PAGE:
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Kristy Swanson, an actress who is a vocal vaccine skeptic and critic of Dr. Anthony Fauci, has been hospitalized with virus-related pneumonia in New Jersey, she said.
Kristy Swanson, the original “Buffy,” was hospitalized Sunday in New Jersey for treatment of COVID-19. (Source: www.latimes.com)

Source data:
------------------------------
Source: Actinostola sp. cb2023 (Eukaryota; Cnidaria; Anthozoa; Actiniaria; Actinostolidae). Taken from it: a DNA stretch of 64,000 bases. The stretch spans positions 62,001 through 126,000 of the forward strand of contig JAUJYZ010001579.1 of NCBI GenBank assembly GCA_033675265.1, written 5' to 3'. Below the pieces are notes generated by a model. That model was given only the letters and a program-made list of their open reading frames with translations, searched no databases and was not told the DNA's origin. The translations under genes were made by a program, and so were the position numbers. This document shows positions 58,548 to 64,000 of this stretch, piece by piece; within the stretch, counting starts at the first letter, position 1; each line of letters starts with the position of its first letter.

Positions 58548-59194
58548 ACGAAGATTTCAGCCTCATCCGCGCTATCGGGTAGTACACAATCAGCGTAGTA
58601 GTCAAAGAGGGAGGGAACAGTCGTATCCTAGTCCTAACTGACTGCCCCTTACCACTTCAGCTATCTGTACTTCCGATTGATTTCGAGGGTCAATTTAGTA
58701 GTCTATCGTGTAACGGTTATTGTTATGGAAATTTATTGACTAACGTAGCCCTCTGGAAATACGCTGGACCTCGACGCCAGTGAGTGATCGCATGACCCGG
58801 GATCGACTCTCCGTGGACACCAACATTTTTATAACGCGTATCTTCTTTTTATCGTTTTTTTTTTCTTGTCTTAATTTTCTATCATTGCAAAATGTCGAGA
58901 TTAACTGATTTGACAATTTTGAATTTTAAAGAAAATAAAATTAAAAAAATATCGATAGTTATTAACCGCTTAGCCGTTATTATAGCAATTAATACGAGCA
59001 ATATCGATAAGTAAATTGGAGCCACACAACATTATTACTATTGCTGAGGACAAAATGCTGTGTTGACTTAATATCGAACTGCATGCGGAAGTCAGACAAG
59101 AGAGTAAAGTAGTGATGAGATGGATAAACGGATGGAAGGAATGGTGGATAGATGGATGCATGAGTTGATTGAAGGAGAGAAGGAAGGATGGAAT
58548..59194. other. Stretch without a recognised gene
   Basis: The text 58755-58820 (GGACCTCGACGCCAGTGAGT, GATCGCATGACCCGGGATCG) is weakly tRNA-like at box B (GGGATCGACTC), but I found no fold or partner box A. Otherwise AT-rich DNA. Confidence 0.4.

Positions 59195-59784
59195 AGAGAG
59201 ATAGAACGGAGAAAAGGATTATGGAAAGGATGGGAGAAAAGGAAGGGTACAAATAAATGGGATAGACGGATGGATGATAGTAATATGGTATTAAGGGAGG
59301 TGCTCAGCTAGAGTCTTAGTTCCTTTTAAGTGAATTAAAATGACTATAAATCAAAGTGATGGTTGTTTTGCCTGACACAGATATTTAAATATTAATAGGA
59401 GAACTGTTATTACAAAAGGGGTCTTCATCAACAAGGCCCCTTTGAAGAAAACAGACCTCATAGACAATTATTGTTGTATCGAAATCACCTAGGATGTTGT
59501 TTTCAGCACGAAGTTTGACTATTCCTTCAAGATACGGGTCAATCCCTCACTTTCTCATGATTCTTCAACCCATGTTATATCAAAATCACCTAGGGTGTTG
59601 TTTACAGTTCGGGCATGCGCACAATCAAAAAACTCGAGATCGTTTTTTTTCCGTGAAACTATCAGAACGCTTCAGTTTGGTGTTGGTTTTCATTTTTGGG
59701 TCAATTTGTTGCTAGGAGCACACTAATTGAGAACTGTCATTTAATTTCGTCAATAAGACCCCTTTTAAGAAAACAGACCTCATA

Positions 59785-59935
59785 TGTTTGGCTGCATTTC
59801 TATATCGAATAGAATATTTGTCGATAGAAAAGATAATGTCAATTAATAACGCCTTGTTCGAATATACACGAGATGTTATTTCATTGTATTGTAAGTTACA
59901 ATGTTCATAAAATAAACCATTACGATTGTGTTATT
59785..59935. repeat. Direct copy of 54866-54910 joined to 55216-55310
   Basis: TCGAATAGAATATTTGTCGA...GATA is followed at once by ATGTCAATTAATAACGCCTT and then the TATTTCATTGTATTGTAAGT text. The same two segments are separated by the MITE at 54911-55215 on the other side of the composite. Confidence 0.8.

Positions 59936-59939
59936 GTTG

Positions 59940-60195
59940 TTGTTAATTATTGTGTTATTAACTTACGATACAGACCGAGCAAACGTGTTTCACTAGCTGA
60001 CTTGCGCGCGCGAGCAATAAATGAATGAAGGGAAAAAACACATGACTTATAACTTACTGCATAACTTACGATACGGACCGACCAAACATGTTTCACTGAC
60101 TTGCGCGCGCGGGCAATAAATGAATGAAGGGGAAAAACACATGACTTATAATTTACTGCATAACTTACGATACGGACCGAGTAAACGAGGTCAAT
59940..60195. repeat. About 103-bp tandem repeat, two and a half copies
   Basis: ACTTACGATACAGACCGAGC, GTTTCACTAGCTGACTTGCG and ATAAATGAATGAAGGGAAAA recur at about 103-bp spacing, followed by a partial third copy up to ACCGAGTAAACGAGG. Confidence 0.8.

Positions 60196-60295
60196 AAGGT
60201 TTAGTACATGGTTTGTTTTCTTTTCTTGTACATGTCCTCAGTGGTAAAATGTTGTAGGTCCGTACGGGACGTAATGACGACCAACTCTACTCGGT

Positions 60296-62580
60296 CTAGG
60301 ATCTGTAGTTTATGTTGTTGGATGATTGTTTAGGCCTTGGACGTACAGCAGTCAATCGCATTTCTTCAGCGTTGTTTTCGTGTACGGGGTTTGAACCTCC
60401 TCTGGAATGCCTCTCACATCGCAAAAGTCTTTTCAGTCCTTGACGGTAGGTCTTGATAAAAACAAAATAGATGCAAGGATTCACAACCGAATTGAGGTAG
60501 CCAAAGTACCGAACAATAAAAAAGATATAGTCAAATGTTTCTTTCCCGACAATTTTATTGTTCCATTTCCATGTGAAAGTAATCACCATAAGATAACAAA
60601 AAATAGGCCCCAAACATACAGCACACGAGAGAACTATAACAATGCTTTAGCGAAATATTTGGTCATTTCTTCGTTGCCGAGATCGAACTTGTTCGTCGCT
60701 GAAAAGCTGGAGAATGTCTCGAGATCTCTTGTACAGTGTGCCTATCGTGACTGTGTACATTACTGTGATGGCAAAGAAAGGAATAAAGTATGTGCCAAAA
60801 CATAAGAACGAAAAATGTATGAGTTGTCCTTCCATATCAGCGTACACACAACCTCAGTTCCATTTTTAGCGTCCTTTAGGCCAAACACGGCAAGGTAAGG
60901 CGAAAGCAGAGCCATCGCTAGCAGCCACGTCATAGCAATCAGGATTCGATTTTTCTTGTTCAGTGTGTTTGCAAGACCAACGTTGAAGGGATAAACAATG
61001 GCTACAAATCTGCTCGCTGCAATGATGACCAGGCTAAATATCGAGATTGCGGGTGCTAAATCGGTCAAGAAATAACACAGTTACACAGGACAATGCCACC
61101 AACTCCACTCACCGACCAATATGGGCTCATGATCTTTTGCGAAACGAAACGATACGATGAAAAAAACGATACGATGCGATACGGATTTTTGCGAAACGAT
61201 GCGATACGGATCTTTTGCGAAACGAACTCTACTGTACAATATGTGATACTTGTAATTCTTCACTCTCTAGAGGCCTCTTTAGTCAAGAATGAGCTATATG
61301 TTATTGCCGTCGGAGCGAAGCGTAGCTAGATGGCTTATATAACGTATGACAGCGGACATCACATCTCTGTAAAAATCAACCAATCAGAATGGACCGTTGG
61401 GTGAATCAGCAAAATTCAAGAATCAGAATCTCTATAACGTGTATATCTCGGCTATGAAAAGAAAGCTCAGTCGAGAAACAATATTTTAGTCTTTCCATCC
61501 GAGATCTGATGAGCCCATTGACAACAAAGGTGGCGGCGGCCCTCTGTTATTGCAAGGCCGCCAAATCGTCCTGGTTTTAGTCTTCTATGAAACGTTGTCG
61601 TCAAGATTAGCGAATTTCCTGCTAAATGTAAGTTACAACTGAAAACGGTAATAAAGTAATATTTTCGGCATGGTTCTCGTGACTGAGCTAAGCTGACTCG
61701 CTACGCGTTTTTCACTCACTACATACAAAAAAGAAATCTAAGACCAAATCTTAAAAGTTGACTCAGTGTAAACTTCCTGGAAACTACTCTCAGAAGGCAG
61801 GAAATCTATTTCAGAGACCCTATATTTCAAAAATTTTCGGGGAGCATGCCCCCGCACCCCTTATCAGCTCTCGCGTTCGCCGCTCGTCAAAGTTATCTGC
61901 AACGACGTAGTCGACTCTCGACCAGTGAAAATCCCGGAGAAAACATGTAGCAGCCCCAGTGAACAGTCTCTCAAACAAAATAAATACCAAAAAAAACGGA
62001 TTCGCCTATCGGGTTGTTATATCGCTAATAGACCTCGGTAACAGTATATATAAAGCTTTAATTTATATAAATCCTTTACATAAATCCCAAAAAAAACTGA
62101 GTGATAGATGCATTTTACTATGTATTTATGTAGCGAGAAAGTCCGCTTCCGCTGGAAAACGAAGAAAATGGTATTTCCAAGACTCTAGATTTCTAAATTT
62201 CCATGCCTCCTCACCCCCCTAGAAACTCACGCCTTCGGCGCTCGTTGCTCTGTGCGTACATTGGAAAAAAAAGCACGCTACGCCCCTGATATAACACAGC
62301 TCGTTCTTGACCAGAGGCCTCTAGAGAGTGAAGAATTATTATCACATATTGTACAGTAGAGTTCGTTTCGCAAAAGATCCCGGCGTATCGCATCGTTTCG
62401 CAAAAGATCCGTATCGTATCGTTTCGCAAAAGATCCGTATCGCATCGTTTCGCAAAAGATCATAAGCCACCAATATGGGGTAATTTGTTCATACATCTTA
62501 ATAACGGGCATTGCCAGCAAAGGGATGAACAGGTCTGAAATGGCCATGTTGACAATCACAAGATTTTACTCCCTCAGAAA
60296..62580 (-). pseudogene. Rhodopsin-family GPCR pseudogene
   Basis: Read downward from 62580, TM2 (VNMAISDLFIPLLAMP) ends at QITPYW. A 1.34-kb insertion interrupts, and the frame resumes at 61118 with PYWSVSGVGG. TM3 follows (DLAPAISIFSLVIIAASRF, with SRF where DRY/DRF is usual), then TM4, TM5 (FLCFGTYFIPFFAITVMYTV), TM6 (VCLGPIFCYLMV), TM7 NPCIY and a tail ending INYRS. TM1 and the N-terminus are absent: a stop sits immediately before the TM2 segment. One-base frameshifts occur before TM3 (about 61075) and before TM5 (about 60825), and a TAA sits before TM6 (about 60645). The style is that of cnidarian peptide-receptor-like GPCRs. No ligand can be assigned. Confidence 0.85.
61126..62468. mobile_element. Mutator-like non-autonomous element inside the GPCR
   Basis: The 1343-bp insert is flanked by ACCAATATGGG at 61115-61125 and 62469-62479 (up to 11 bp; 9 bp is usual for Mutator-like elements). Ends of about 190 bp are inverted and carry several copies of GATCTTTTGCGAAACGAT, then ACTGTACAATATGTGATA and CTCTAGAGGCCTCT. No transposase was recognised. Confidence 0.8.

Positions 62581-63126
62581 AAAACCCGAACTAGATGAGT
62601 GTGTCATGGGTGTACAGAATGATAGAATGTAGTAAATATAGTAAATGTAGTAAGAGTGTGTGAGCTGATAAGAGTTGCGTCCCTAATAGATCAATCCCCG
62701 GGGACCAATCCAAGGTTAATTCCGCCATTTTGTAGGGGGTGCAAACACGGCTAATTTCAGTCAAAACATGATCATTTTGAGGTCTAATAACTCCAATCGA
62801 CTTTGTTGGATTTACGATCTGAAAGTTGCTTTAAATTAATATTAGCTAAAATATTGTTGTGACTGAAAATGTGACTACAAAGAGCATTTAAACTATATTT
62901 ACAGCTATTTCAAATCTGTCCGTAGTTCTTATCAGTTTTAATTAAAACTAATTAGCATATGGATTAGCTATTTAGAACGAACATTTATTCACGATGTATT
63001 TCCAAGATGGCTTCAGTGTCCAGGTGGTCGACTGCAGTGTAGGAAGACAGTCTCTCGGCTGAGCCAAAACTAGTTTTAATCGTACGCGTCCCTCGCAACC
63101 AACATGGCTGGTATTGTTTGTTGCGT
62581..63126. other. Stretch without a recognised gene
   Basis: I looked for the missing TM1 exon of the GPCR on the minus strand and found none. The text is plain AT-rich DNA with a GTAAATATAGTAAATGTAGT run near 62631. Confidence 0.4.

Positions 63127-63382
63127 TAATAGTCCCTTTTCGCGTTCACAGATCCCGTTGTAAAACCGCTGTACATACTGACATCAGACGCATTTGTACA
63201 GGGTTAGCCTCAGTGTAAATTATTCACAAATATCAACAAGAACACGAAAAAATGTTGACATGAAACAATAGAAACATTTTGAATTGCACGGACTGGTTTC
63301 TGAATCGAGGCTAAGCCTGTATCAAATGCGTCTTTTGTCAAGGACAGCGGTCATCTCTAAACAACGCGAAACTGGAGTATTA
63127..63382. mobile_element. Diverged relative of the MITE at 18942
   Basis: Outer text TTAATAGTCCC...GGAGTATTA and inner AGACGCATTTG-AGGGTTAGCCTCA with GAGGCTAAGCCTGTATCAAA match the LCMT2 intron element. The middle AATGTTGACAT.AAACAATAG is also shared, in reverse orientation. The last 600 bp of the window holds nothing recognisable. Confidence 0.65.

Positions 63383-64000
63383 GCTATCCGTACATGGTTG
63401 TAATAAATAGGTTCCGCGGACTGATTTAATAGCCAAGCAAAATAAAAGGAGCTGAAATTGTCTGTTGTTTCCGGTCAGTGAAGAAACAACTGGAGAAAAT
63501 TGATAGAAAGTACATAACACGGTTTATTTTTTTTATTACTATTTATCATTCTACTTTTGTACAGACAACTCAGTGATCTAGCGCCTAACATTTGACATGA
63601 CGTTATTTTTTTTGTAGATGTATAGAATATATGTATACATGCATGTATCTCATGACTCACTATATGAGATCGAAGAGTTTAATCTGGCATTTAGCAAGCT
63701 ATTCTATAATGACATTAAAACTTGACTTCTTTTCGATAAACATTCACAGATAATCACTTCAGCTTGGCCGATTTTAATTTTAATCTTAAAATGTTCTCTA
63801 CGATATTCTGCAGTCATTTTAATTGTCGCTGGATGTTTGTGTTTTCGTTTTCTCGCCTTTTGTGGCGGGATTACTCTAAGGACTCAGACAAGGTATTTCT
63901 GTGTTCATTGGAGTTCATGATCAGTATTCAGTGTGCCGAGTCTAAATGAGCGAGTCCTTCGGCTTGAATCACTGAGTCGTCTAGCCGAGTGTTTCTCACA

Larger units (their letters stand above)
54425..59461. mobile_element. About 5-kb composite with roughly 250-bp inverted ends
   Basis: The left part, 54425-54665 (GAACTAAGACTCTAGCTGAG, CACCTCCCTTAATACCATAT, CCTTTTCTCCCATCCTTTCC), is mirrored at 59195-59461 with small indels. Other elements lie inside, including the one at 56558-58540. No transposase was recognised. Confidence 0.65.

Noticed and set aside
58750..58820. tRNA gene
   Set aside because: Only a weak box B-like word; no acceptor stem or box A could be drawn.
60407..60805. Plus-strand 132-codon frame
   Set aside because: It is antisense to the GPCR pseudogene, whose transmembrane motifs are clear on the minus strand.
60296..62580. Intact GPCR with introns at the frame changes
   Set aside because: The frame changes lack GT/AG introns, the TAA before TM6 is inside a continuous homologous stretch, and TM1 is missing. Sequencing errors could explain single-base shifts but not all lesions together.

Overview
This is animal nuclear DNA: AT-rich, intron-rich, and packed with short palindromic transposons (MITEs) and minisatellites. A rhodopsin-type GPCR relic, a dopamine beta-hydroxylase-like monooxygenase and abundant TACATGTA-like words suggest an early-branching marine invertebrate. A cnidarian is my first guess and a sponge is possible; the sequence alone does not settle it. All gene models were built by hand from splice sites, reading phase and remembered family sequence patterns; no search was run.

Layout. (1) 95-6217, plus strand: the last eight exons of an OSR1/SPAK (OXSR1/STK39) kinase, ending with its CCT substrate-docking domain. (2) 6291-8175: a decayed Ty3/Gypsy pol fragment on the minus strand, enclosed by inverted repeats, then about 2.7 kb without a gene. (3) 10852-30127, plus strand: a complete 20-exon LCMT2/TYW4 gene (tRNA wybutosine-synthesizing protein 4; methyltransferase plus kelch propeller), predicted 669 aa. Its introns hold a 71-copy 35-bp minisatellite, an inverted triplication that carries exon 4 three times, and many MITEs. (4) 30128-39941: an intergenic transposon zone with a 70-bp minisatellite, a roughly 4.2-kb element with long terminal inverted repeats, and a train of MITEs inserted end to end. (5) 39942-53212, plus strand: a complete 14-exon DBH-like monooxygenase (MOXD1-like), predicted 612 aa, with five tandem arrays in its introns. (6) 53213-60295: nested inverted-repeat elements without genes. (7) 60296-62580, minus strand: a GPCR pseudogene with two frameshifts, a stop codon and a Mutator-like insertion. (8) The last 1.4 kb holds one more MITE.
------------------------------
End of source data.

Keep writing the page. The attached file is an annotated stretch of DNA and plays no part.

An athletic, appealing performer who decided at the age of nine that she wanted to be an actress, Kristy Swanson had racked up some 30 TV commercial credits by the age of 15. In 1986, she made her feature debut in the John Hughes-produced "Pretty in Pink" and also appeared in Hughes' "Ferris Bueller's Day Off" before essaying her first lead as the girl next door brought back to life a la Frankenstein in Wes Craven's "Deadly Friend." After landing a key role in the film version of V C Andrews' classic horror novel "Flowers in the Attic" (1987), Swanson segued to TV, playing the recurring part of Jody Campbell on "Knots Landing" (CBS) during the 1987-88 season, followed by turns as Lynn Ellingsworth in two 1989 installments of "B.L. Stryker" (aired under the umbrella of "The ABC Mystery Movie"). She had her first shot at series stardom portraying student nurse Rebecca Halliday in the short-lived Aaron Spelling-produced "Nightingales" (NBC, 1989). When small screen stardom eluded her, Swanson once again returned to features as the female lead of "Mannequin 2: On the Move" (1991), but the choice to play a medieval peasant trapped in the body of a mannequin proved embarrassing. Her career received a big boost, albeit delayed, as the Valley Girl title character of "Buffy the Vampire Slayer" (1992). Despite her engaging, exuberant performance and quirky turns from the likes of Paul Reubens (a.k.a. Pee-wee Herman), future Oscar-winner Hilary Swank and Rutger Hauer, the film failed to perform at the box office. But fans discovered its young star when the picture became a hot video rental, helping to spawn the highly successful TV series version. She put her athleticism to good use as a calm, cool tennis star in "The Program" (1993) and starred as a millionaire's daughter taken hostage by an innocent man (Charlie Sheen) on the run in "The Chase" (1994), though director John Singleton showed her to better effect in that year's "Higher Learning," as a naive college freshman coming to terms with her burgeoning homosexuality. Swanson also snagged the female lead of Diana Palmer to Billy Zane's "The Phantom" (1996), in the tepid adventure thriller based on the popular comic strip but was outshone by villainess Catherine Zeta-Jones. (Source: www.rottentomatoes.com)